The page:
3. Daydreaming can strengthen your relationships
“When we imagine something richly with clear images and even if we can involve other senses, our brain doesn’t distinguish that from reality,” Ellis says. “If we imagine a really heartfelt connection with somebody, to a large part it feels like we did have one.”
A 2016 study looking at whether daydreaming could be a substitute when loved ones were unavailable found those who daydreamed about their significant other had “increased feelings of love, connection, and belonging.” Meaning, if you can’t see your best friend or new partner right now, daydreaming about them can help keep those connections strong.
4. Daydreaming can make you more productive
The answer to being more productive is all about taking breaks, even better if it’s a mind-wandering one. A recent study from the Georgia Institute of Technology found that daydreamers who were able to take even micro-breaks felt more refreshed and rejuvenated, with newfound energy to take on their next task. Next time you’re feeling tired or overwhelmed at work, it might be time to take a mini mind escape.
5. Daydreaming can make you happier at work
Whether it’s the stress of working at home or the pressure of your job, daydreaming while on the clock has been shown to boost your mood. A recent study found that when you let your mind wander, say after a stressful meeting or intense work session, you return feeling more positive. Their conclusion: Daydreaming can enhance employee well-being and create long-term job satisfaction.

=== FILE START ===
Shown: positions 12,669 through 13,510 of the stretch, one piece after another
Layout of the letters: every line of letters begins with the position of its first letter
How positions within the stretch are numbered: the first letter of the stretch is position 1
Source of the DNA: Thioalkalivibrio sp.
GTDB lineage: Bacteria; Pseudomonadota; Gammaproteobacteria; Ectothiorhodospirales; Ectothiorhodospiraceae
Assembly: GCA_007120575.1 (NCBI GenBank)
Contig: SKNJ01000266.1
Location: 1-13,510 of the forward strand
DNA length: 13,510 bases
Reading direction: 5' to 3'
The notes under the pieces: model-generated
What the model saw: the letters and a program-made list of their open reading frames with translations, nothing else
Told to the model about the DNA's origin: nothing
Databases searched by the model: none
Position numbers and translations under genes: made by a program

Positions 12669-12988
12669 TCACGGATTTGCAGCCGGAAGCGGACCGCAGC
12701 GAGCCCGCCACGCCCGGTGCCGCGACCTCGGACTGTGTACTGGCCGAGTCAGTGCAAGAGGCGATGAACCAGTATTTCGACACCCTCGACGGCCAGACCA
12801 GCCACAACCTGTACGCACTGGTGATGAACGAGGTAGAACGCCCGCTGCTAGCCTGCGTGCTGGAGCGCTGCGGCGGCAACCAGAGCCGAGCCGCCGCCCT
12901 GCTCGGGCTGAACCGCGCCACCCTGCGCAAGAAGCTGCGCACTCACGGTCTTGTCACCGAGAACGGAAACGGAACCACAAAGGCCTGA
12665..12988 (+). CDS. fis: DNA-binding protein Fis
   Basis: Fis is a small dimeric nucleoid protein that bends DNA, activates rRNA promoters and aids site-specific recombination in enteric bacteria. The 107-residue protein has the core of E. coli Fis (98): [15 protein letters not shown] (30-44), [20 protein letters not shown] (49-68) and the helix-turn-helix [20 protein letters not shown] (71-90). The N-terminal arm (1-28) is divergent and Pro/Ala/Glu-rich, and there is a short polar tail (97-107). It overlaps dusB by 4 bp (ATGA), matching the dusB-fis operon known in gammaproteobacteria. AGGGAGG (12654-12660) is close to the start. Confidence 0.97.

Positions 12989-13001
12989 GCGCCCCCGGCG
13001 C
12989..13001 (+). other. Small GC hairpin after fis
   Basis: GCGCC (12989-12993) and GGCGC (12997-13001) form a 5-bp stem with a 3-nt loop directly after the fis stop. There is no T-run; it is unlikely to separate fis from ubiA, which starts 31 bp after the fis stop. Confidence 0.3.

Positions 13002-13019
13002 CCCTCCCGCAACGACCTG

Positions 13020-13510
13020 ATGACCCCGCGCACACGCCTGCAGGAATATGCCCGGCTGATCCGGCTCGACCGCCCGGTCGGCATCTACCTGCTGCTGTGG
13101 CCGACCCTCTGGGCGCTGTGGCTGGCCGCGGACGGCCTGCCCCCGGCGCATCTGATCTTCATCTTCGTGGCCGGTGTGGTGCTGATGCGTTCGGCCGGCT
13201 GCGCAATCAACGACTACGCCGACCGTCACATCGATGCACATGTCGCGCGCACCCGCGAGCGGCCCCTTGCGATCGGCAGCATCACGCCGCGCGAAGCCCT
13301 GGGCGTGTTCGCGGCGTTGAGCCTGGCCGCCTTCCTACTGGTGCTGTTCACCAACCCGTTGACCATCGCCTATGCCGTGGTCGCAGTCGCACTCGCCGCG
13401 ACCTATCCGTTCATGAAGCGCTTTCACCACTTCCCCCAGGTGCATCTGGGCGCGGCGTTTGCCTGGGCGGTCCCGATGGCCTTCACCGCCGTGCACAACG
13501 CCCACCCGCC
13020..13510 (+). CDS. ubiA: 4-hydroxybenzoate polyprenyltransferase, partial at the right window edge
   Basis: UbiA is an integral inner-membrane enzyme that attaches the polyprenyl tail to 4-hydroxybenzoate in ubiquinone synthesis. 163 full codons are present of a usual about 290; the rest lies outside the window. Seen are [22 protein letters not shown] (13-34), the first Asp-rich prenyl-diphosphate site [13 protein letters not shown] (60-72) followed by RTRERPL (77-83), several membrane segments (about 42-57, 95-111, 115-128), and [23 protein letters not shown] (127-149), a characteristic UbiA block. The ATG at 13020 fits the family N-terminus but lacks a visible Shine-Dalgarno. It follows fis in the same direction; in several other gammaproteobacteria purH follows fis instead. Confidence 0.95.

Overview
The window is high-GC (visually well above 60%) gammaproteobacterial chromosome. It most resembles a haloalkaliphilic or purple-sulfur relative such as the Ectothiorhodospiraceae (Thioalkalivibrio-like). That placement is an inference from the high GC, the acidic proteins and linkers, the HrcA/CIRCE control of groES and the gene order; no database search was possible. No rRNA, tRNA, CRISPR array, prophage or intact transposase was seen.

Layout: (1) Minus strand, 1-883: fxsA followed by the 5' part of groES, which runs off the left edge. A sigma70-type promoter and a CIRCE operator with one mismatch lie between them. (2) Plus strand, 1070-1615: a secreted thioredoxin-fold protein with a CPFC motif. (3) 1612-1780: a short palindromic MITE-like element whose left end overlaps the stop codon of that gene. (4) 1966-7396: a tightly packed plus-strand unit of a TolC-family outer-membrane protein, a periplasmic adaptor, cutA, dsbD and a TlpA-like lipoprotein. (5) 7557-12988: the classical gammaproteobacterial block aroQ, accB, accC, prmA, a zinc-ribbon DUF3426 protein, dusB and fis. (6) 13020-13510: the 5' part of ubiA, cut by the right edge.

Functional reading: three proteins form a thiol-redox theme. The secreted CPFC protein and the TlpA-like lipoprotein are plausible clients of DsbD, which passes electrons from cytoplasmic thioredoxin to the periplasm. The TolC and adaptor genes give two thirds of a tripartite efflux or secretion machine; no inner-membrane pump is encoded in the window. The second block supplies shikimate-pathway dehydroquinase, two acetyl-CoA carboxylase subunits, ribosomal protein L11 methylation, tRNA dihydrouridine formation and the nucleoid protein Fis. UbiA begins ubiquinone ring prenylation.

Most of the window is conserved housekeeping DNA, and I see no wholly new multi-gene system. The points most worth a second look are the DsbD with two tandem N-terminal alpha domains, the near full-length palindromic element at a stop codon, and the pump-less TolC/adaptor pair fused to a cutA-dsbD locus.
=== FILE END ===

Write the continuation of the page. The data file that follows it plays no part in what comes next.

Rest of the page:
6. Daydreaming can help you achieve your goals
“If you want to fulfill your wishes, start with daydreaming, then find your obstacle,” says Oettingen, whose 20-year research found that fantasizing alone is de-motivating when it comes to making a change or reaching a goal.
Instead of just daydreaming about what you want, Oettingen suggests using her science-based strategy called WOOP to achieve it. In essence, you start by identifying your (realistic) wish, imagine the best outcome and obstacles, and then create a plan to overcome those obstacles.
How to keep your daydreaming in check
It’s important to make the distinction between daydreaming or mind-wandering and fantasizing. Fantasizing is what Ellis calls a “self-directed wish fulfillment.”
It in itself fantasizing isn’t necessarily bad and can be a quick mood lifter when done sparingly, but when it strays into the unrealistic—say fantasizing you’re in a relationship with Bridgerton star Regé-Jean Page (sorry!)—it has a similar effect as too much time on social media (i.e., feeling like garbage). “Unhelpful fantasizing has a feeling of overindulgence, like too much rich food. It has an addictive quality,” Ellis says.
By distinction, daydreaming is more creative, she says. “You can’t overdose on it.” If you want to set limits on your fantasizing, Ellis suggests changing the channel. In other words, read a book, talk to a friend, or catch a show on Netflix. But the next time you catch yourself daydreaming, go with the flow. You might be surprised by the results.
Originally Appeared on Glamour